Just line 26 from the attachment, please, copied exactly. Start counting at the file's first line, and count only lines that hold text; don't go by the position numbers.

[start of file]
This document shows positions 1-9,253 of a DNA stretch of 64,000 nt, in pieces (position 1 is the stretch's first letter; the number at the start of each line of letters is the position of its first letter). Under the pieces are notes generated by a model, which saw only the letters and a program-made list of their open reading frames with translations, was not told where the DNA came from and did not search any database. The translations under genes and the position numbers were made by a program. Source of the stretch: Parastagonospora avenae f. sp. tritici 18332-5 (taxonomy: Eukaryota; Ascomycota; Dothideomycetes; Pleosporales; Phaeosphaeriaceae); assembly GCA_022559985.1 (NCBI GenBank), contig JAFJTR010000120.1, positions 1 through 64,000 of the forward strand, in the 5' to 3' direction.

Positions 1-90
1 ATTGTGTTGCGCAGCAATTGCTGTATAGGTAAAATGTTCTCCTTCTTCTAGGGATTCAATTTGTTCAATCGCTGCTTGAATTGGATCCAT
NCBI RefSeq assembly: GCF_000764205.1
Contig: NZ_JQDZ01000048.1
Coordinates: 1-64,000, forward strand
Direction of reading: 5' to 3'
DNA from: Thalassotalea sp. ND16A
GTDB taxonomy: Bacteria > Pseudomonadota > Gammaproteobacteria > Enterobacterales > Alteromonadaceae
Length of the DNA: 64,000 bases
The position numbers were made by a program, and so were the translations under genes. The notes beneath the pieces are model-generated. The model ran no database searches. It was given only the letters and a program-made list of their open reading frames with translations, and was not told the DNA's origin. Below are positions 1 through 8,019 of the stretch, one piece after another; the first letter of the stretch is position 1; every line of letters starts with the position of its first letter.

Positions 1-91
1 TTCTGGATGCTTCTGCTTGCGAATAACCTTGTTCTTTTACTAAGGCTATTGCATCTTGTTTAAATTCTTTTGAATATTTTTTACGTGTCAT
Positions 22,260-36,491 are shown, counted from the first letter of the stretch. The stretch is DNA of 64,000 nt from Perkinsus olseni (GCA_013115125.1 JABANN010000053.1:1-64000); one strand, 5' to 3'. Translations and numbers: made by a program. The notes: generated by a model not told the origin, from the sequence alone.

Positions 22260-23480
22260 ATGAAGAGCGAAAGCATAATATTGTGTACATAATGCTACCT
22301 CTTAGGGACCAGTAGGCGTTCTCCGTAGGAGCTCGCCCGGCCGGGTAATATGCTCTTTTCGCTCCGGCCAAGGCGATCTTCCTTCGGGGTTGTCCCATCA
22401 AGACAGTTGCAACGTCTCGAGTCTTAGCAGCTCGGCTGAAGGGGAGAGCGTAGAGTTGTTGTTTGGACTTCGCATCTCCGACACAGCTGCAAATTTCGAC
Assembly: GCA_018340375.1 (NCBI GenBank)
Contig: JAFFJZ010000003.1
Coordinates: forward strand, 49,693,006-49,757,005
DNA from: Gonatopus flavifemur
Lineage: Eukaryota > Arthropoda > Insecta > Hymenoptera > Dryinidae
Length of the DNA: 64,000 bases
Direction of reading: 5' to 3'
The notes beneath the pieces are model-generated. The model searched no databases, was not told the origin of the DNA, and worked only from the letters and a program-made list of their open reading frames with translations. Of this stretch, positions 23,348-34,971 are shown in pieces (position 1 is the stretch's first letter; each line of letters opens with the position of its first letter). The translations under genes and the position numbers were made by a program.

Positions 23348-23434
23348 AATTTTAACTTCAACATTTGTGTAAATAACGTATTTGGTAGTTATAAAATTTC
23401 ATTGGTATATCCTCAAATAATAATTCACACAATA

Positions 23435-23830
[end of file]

The notes beneath the pieces are model-generated. The model searched no databases, was not told the origin of the DNA, and worked only from the letters and a program-made list of their open reading frames with translations. Of this stretch, positions 23,348-34,971 are shown in pieces (position 1 is the stretch's first letter; each line of letters opens with the position of its first letter). The translations under genes and the position numbers were made by a program.